By Anita Tedaldi: PNT columnist
I would have never thought that in my thirties I’d get the chance to be an American kid.
But homeschooling has given me the opportunity to see the world through my children’s eyes. I get to experience what it’s like to grow up as an American child, and to learn about traditions and a heritage that was foreign to me growing up in Italy.
Because I home-school, I’m fully immersed in my children’s learning patterns and vision of the world around them.
Recently, we’ve been focused on American history and had been gearing up for the Fourth of July, amidst the chaos of upcoming trips, the challenges of juggling their work, the house, which is the biggest casualty at the moment, and my own work.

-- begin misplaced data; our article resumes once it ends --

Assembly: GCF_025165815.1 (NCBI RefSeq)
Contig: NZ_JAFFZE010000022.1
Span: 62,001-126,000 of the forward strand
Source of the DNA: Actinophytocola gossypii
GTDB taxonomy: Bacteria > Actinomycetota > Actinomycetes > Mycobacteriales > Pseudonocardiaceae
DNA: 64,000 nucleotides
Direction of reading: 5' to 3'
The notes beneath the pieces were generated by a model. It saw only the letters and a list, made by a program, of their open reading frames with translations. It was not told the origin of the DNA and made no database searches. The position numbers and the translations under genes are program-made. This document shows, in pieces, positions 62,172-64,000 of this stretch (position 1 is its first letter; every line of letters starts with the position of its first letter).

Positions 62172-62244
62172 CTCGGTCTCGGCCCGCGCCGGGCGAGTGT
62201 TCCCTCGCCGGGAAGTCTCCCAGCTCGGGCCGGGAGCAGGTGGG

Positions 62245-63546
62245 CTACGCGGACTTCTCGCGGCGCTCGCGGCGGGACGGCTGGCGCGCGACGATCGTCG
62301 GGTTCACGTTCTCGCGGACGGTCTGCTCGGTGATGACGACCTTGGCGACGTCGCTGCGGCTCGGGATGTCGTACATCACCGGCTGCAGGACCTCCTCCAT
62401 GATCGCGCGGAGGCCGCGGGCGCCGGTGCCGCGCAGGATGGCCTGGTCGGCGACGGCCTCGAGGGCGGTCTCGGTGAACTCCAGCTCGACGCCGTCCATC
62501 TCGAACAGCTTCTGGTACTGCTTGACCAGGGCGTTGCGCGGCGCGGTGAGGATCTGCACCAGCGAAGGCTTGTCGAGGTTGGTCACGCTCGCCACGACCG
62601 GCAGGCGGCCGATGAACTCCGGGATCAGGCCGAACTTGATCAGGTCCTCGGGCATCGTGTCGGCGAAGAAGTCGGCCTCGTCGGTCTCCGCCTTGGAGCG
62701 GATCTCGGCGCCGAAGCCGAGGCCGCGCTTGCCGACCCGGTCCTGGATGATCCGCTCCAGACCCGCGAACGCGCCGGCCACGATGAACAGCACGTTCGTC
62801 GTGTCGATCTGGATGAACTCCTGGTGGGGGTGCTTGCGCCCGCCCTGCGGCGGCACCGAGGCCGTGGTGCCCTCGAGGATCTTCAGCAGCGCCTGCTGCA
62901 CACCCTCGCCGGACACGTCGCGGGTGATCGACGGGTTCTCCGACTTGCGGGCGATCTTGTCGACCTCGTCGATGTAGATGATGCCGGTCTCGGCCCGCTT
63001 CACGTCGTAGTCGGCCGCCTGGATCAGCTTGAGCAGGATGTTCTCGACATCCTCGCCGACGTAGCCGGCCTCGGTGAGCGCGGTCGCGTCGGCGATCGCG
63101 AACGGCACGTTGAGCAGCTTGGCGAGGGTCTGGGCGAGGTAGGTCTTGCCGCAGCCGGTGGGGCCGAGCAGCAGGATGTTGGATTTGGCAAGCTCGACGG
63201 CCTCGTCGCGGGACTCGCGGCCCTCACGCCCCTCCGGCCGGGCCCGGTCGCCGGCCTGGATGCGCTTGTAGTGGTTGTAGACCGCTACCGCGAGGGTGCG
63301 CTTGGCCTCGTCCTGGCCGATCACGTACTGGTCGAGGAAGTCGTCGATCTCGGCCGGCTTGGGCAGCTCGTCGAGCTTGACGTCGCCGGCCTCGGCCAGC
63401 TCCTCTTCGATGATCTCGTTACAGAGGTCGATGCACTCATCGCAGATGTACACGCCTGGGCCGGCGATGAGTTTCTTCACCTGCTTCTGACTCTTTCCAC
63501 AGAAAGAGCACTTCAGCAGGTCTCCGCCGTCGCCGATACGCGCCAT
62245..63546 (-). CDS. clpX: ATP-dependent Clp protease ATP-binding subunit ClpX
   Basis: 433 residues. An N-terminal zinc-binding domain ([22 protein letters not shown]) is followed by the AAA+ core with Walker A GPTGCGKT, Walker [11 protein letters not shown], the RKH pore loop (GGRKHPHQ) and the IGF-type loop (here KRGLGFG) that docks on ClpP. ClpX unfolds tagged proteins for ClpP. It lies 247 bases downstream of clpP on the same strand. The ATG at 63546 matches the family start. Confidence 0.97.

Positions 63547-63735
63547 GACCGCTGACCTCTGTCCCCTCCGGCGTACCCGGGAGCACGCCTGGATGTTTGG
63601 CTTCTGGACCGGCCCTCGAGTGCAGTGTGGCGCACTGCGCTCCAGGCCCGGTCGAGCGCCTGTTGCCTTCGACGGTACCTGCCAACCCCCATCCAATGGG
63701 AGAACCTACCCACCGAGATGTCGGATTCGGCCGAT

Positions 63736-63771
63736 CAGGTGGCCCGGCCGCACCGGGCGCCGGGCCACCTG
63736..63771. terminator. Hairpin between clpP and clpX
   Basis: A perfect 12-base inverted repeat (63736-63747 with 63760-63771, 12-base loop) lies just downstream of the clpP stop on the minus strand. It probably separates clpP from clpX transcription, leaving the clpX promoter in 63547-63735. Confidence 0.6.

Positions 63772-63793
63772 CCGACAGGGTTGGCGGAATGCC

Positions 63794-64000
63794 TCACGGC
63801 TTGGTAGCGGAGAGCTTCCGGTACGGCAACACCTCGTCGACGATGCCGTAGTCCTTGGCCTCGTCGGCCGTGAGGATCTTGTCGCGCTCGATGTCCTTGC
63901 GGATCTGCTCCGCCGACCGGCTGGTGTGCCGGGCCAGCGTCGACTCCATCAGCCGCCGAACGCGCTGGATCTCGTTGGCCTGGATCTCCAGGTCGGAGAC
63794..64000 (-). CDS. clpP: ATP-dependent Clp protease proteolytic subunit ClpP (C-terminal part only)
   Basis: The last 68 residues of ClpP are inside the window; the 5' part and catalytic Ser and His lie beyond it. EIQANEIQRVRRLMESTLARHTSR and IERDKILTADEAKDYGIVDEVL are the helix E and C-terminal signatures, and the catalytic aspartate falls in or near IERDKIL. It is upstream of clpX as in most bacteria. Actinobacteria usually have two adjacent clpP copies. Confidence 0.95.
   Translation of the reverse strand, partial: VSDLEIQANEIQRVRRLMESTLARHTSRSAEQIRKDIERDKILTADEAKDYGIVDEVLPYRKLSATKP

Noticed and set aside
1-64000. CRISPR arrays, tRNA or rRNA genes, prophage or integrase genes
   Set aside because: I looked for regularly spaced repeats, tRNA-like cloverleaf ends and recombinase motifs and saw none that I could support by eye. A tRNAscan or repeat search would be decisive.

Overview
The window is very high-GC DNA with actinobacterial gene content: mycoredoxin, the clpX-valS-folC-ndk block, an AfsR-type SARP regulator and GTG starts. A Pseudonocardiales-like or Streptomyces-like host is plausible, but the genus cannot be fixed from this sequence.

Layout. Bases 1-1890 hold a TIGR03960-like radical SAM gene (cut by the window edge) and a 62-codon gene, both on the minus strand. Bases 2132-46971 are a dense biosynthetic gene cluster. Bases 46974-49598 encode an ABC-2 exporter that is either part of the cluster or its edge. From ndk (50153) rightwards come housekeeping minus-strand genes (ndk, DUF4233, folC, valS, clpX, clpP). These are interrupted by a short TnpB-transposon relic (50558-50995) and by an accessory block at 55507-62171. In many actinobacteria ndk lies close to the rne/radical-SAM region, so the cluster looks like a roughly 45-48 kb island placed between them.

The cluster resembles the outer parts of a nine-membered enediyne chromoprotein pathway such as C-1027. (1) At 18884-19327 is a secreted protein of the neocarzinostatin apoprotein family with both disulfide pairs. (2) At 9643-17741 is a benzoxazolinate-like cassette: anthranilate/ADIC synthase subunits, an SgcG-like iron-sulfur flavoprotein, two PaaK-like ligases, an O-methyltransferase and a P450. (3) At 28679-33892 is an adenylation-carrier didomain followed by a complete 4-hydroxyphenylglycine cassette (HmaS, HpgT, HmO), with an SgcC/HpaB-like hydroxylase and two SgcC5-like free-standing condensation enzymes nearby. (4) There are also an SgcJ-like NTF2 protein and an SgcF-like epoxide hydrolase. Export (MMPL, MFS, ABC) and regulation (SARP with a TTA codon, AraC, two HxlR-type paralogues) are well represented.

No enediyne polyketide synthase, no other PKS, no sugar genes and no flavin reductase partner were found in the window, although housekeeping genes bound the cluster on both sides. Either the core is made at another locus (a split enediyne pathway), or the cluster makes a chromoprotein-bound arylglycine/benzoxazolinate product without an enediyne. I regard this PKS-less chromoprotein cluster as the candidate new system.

I wanted to make sure that my children got the full Fourth of July experience, so we had been talking about it both in terms of what it means to the country and what they think it means to them personally.
It’s important to me that my daughters have memories of Independence Day not only in their school work but also personally.
Perhaps it’s because I didn’t grow up here, but I remember being fascinated by the Fourth of July and drawn to friends’ fond memories of going to Uncle Jo’s house for Independence Day, watching the fireworks and spending time with family.
Now I’ve gotten to actually experience what it’s like to be a child celebrating Independence Day with my offspring.
It’s not exactly a barbecue at an uncle’s home, instead of hot-dogs and burgers and a family gathering, we get my husband deployed and me, the Italian mom, who’ll probably cook pasta for the Fourth of July.